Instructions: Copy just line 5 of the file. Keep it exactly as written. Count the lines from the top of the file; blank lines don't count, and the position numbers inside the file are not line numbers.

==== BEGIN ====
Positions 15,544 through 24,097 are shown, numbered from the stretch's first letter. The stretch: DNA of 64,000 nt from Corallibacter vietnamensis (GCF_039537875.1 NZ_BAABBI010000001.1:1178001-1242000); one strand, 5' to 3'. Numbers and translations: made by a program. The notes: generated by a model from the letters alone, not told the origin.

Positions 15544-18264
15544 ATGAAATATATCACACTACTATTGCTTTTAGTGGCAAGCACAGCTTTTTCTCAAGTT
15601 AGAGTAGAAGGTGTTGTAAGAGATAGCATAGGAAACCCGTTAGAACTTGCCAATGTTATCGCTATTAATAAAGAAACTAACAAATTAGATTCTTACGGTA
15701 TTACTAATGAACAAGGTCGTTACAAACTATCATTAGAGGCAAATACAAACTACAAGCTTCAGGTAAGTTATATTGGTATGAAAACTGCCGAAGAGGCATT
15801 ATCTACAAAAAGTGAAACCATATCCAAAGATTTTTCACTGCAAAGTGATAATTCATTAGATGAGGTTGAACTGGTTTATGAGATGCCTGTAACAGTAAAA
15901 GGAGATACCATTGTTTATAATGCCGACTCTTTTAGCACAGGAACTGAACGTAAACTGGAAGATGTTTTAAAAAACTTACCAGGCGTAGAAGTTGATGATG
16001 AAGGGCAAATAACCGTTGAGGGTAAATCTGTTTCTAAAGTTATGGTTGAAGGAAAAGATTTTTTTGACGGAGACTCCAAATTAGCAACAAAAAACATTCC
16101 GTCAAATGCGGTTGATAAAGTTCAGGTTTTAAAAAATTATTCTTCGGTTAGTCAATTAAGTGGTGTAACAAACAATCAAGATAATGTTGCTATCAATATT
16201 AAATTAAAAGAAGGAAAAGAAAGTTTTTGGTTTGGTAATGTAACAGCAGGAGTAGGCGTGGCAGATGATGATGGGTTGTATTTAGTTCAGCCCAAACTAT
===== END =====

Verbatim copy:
15701 TTACTAATGAACAAGGTCGTTACAAACTATCATTAGAGGCAAATACAAACTACAAGCTTCAGGTAAGTTATATTGGTATGAAAACTGCCGAAGAGGCATT